“In globalization, you participate or become a victim”
Interview with Daniel Servitje, CEO of Grupo Bimbo
Grupo Bimbo has come a long way since CEO Daniel Servitje’s grandfather emigrated from Catalonia, Spain, to Mexico in 1928 and opened his own bakery there. Servitje’s father, together with four partners, later founded Bimbo in 1945. Initially, they had just five trucks to deliver their bread and baked goods to Mexico City grocery stores. Today, Grupo Bimbo has more than 126,000 employees, a presence in 19 countries and more than two million sales points. Servitje grew up with the business. As a teenager in the ’70s, he helped out in the plants during school breaks. He has now been full-time with the family firm for more than 30 years, having earned a bachelor’s degree in business administration from Ibero-American University and an MBA from Stanford.
PANKAJ GHEMAWAT– Grupo Bimbo is unusual among Latin American multinationals in that it has expanded its position north of the border into the United States. How do you decide which markets to get into, and where do you see Grupo Bimbo going in the future?
DANIEL SERVITJE– For us, it was a defensive/offensive strategy. First, we went after Mexican consumers who were already in the United States and who knew our products. For a while, this was very profitable. But then we realized that we needed to be a local player, too, and take on the American brands. After all, the border was open, and if we didn’t go to the United States, U.S. companies would end up coming into our market.
Our strategy for Latin America is quite different. In a sense, we have replicated, country by country, the strategy that we had in Mexico many years ago: It’s about small businesses with low per capita consumption. From a profitability perspective, Latin America has not always been as positive as we would have liked. But as we continue to mature our distribution networks, it will become a very strong market for us. For the future, we are keeping our options open, but mostly we will be focusing on emerging markets.
PG– Given your status as an emerging market company, Grupo Bimbo is competing both in emerging markets and in the United States, in an area where brands and differentiation are very important. How have you managed to make that work?
DS– We have always been a branded company, and we value brands. However, in the packaged food industry, the name of the game is low cost. We have to fight, not only against our competitors’ branded goods, but also against private labels. As such, we need to be very efficient in whatever we do, so we are investing to become an even lower cost provider.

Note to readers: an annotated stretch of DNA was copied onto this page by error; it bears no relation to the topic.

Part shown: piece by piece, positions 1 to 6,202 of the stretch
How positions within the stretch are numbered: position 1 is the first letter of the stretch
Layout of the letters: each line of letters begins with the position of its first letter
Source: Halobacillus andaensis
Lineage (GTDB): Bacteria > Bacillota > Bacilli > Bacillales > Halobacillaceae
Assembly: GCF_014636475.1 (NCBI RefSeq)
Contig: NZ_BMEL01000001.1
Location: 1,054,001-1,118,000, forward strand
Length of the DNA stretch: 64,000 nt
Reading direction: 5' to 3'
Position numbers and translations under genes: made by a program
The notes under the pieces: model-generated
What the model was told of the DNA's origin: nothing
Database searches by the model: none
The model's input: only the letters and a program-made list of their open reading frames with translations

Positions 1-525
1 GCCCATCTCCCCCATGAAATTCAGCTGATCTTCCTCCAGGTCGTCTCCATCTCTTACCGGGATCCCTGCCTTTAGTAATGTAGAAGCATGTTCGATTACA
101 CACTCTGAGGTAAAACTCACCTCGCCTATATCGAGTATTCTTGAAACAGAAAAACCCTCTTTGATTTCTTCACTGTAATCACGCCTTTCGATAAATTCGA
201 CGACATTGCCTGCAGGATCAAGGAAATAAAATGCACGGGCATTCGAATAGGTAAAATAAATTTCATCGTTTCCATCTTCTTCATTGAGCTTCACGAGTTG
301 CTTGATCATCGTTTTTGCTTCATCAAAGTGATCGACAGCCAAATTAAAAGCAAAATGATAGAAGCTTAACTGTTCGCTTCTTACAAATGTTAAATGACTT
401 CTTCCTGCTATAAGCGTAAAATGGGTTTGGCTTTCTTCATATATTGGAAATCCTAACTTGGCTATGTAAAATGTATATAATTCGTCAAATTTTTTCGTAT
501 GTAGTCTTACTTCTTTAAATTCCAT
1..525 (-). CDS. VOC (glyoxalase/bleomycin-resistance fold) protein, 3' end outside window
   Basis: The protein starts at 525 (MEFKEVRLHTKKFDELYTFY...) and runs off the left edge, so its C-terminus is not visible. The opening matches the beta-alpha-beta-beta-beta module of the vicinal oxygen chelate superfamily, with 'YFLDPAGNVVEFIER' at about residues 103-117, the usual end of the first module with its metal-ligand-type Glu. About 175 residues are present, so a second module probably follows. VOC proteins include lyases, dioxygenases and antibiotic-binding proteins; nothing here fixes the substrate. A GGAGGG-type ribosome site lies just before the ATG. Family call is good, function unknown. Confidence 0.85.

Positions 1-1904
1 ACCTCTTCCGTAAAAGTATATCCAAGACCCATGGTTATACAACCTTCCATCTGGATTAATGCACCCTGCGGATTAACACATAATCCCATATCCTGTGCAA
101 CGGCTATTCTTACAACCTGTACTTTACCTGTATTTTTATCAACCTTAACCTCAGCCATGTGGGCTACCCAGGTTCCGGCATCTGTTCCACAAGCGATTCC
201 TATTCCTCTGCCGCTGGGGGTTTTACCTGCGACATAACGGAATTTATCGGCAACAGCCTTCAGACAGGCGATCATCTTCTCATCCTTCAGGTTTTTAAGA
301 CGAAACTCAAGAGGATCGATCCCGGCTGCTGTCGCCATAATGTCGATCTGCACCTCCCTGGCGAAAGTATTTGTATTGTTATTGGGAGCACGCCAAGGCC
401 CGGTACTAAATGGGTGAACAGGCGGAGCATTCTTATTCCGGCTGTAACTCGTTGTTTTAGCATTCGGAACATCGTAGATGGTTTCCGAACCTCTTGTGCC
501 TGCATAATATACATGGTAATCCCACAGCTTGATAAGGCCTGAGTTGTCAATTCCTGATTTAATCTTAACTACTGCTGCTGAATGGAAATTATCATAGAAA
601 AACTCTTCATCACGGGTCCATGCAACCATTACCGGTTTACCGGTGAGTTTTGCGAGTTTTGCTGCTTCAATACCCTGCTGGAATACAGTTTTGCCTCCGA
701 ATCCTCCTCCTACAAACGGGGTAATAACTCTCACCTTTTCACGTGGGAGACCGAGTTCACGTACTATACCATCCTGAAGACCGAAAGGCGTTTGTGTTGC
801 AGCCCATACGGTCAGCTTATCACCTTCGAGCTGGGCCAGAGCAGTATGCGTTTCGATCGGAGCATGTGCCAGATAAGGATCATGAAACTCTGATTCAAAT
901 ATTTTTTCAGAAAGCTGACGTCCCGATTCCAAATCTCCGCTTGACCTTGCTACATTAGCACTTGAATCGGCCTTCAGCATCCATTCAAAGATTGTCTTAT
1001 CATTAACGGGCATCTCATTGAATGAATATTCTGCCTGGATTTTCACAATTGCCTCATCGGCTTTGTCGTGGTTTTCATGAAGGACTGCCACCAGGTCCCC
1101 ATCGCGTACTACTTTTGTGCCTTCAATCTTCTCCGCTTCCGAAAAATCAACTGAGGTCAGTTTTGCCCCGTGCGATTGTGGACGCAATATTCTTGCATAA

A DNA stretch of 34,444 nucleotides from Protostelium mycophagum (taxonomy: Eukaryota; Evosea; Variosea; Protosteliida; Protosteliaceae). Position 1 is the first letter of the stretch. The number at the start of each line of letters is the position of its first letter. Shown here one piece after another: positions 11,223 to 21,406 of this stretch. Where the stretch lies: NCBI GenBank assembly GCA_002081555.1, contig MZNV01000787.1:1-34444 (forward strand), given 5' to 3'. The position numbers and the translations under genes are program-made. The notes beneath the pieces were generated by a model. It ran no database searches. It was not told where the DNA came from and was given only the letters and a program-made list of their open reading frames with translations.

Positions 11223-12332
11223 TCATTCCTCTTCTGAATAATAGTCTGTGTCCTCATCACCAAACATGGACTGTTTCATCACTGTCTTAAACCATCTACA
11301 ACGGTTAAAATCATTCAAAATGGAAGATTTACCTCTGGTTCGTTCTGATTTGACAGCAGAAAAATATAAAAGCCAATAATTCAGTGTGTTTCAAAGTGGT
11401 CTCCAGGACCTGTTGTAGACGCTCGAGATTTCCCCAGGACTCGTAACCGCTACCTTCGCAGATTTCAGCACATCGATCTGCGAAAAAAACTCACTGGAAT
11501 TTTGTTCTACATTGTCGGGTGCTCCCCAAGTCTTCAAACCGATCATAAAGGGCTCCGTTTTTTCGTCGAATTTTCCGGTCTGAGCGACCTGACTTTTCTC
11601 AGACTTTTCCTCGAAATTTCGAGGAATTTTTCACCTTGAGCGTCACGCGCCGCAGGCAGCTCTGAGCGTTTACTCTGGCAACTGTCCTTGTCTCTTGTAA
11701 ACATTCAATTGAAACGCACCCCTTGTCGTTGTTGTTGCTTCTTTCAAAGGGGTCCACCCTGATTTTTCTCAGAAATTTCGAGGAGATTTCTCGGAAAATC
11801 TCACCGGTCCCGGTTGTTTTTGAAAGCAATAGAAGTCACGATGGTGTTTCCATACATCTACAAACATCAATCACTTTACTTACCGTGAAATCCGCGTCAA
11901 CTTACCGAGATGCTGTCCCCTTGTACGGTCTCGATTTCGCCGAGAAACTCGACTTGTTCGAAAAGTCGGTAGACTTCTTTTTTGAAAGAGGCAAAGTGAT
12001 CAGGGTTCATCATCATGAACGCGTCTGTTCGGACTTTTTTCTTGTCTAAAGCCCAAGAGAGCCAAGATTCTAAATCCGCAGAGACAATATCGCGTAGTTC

Where I think we have succeeded, and where we really add value for our shareholders, is by knowing our customers better than our competitors do. Every year, I spend time going to the homes of consumers, wandering the supermarket aisles with them and asking them questions about why and how they make the choices they do. By doing this, we believe that we can create distinctive products that consumers will appreciate more than the alternatives in that particular market.
I think it is essential for companies to have this culture of connecting with consumers – to get out into the field in order to understand what is happening in different markets. We found that there are subtle cultural differences throughout Latin America. In Mexico, for example, packaged bread is much more popular than fresh bread, but this is not true for the rest of Latin America. We also found that, whereas in Mexico people tend to buy their bread in small mom-and-pop corner stores, the Argentines buy theirs in large supermarkets. We had to adjust our distribution strategy accordingly. Local knowledge is essential.
PG–Do all these cultural differences across the markets you work in make it difficult to have a global strategy?
DS– First, baking is a very local business. From a freshness standpoint and a manufacturing standpoint, we cannot travel far with our own products. Second, in my view, the food industry is not a global industry. What works in one market might not necessarily work in another. A value chain can be global in some respects, systems can be global, but when you really get down to it, customers in different countries don’t all like the same things.
For that reason, we don’t dictate a global strategy. We have products that would be a complete failure in the United States but are a success in China, and others that work well in Guatemala but not in Mexico. In each particular market, we offer the teams a portfolio of products and examples of what has worked well elsewhere. But ultimately, the decisions are made locally. For example, with the 70 baking plants we have in the United States, we want each of them to be run according to the market realities of their location, rather than according to what we might say in Mexico City.